At the northern extreme stands the most impressive and historic part of the castle, the Keep, dating from the turn of the 12th century. The southern walls of the Keep survived the Parliamentary destruction, and it takes only a slight sweep of the imagination to reconstruct its once-majestic white-washed appearance.
Following the final siege, with the castle in ruins, vandals began to pilfer its few remaining treasures. The fruits of their less-than-noble efforts can be seen throughout the modern village. The Greyhound Hotel dominates the Market Square, a stone’s throw from where King Edward met his death. Originally two separate cottages, the buildings were joined using masonry from the castle to create one of the most charming and rustic inns in southern England. The grand home of John Uvedale, once Corfe’s leading smuggler, also consists of stones purloined from the castle, while the bakery on nearby West Street obtained its magnificent 15th century fireplace at Lady Bankes’ expense.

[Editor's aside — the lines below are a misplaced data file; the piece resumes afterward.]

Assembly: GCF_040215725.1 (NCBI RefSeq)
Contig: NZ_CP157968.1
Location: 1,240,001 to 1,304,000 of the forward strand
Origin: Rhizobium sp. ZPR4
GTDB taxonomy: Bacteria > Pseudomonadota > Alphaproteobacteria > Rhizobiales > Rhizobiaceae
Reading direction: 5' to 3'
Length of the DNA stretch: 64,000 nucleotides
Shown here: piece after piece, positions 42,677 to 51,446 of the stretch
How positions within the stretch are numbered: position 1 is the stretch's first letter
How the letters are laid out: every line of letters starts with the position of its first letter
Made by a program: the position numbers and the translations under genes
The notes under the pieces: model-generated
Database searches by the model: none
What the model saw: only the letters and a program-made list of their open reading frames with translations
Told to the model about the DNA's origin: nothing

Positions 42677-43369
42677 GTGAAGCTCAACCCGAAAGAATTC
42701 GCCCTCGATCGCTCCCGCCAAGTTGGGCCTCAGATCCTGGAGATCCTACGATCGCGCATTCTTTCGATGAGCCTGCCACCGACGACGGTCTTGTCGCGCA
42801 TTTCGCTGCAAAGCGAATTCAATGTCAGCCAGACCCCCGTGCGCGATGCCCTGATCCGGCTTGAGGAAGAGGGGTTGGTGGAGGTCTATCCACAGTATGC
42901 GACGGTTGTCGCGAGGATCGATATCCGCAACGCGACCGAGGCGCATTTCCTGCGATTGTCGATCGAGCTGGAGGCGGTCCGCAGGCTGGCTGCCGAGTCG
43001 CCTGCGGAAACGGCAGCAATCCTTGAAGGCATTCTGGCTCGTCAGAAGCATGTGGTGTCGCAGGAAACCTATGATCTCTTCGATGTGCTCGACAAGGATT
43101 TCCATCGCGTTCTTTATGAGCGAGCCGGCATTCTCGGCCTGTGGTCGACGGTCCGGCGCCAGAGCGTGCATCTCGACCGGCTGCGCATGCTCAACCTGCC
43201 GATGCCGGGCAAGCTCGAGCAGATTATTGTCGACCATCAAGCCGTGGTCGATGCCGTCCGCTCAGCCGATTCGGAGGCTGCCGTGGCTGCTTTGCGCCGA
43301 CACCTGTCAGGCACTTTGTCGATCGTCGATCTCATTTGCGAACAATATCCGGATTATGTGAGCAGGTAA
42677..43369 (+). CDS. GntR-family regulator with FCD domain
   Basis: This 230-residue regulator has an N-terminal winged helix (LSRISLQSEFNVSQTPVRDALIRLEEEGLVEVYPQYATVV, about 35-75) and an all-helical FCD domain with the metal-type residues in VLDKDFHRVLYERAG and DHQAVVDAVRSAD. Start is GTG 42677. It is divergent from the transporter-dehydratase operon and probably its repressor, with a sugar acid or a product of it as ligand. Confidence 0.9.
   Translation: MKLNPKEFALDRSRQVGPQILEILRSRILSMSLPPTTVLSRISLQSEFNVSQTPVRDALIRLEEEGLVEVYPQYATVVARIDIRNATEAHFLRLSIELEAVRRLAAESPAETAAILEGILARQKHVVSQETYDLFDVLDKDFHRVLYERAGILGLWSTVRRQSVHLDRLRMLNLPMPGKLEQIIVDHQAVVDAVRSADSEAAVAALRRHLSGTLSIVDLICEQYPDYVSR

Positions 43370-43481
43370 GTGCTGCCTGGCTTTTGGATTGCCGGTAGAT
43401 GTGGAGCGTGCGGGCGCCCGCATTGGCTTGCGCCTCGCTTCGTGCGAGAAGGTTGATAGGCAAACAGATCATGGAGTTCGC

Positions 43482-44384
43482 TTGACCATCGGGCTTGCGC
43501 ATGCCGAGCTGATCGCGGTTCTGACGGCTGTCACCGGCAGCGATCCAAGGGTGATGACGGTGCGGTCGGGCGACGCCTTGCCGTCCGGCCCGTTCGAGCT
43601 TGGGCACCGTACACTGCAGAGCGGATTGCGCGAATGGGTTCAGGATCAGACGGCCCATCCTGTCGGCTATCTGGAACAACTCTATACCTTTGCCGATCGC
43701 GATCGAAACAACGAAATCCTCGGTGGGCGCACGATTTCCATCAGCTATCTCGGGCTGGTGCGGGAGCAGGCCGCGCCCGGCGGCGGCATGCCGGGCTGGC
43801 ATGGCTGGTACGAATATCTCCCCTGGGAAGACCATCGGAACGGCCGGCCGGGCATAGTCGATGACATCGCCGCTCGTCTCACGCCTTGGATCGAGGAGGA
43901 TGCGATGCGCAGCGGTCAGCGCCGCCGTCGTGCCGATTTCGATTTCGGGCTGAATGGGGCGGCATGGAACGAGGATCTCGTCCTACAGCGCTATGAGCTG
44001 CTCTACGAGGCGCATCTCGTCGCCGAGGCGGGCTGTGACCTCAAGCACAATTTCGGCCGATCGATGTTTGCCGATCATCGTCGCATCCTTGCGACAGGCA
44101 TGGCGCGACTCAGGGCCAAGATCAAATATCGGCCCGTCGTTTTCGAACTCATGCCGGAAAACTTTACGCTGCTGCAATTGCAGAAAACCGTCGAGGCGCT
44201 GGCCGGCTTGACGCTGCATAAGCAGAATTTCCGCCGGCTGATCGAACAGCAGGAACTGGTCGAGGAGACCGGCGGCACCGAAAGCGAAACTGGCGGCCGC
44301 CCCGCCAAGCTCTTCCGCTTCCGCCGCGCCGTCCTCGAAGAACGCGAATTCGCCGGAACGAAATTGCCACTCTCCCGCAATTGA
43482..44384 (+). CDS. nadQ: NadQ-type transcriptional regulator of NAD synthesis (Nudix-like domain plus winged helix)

Both the castle and its historic village have aged gracefully, undiminished by time and travail. The castle walls have been blasted with gunpowder, its stones pilfered, its treasures looted; yet its dignity remains unmarred.
For many villagers and visitors, Corfe Castle symbolizes the dichotomy of the human psyche, incorporating both the very best and the very worst manifestations of human nature. It has witnessed both treachery and valour, providing a home to both the sadistic and cowardly King John as well as the brave and noble Lady Bankes. Corfe Castle serves as a reminder that there are a few things that, like the human spirit, can be battered but will forever stand unbroken.